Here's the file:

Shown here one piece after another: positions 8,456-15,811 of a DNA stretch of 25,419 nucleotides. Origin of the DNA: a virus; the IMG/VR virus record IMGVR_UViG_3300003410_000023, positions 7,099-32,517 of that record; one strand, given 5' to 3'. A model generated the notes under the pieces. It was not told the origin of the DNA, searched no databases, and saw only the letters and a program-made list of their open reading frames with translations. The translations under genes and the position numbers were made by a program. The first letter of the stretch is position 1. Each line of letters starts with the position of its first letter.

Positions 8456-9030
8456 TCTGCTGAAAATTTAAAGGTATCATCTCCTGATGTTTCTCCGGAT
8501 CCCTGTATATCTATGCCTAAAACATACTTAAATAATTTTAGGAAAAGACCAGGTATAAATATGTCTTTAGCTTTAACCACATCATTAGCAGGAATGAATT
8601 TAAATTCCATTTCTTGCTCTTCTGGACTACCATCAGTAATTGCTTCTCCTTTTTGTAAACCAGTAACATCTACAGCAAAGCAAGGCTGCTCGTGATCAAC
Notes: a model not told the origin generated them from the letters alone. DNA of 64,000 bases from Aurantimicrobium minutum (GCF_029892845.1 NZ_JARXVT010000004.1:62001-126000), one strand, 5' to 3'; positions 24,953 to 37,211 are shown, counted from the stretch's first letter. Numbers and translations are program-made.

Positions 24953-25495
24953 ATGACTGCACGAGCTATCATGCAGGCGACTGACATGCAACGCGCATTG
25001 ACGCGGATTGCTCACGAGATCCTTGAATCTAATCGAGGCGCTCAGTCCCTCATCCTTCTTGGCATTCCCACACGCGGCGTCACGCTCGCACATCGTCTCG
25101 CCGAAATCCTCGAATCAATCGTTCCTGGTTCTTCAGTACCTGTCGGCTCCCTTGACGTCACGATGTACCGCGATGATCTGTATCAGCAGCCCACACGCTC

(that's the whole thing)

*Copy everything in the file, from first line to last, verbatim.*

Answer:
Shown here one piece after another: positions 8,456-15,811 of a DNA stretch of 25,419 nucleotides. Origin of the DNA: a virus; the IMG/VR virus record IMGVR_UViG_3300003410_000023, positions 7,099-32,517 of that record; one strand, given 5' to 3'. A model generated the notes under the pieces. It was not told the origin of the DNA, searched no databases, and saw only the letters and a program-made list of their open reading frames with translations. The translations under genes and the position numbers were made by a program. The first letter of the stretch is position 1. Each line of letters starts with the position of its first letter.

Positions 8456-9030
8456 TCTGCTGAAAATTTAAAGGTATCATCTCCTGATGTTTCTCCGGAT
8501 CCCTGTATATCTATGCCTAAAACATACTTAAATAATTTTAGGAAAAGACCAGGTATAAATATGTCTTTAGCTTTAACCACATCATTAGCAGGAATGAATT
8601 TAAATTCCATTTCTTGCTCTTCTGGACTACCATCAGTAATTGCTTCTCCTTTTTGTAAACCAGTAACATCTACAGCAAAGCAAGGCTGCTCGTGATCAAC
Notes: a model not told the origin generated them from the letters alone. DNA of 64,000 bases from Aurantimicrobium minutum (GCF_029892845.1 NZ_JARXVT010000004.1:62001-126000), one strand, 5' to 3'; positions 24,953 to 37,211 are shown, counted from the stretch's first letter. Numbers and translations are program-made.

Positions 24953-25495
24953 ATGACTGCACGAGCTATCATGCAGGCGACTGACATGCAACGCGCATTG
25001 ACGCGGATTGCTCACGAGATCCTTGAATCTAATCGAGGCGCTCAGTCCCTCATCCTTCTTGGCATTCCCACACGCGGCGTCACGCTCGCACATCGTCTCG
25101 CCGAAATCCTCGAATCAATCGTTCCTGGTTCTTCAGTACCTGTCGGCTCCCTTGACGTCACGATGTACCGCGATGATCTGTATCAGCAGCCCACACGCTC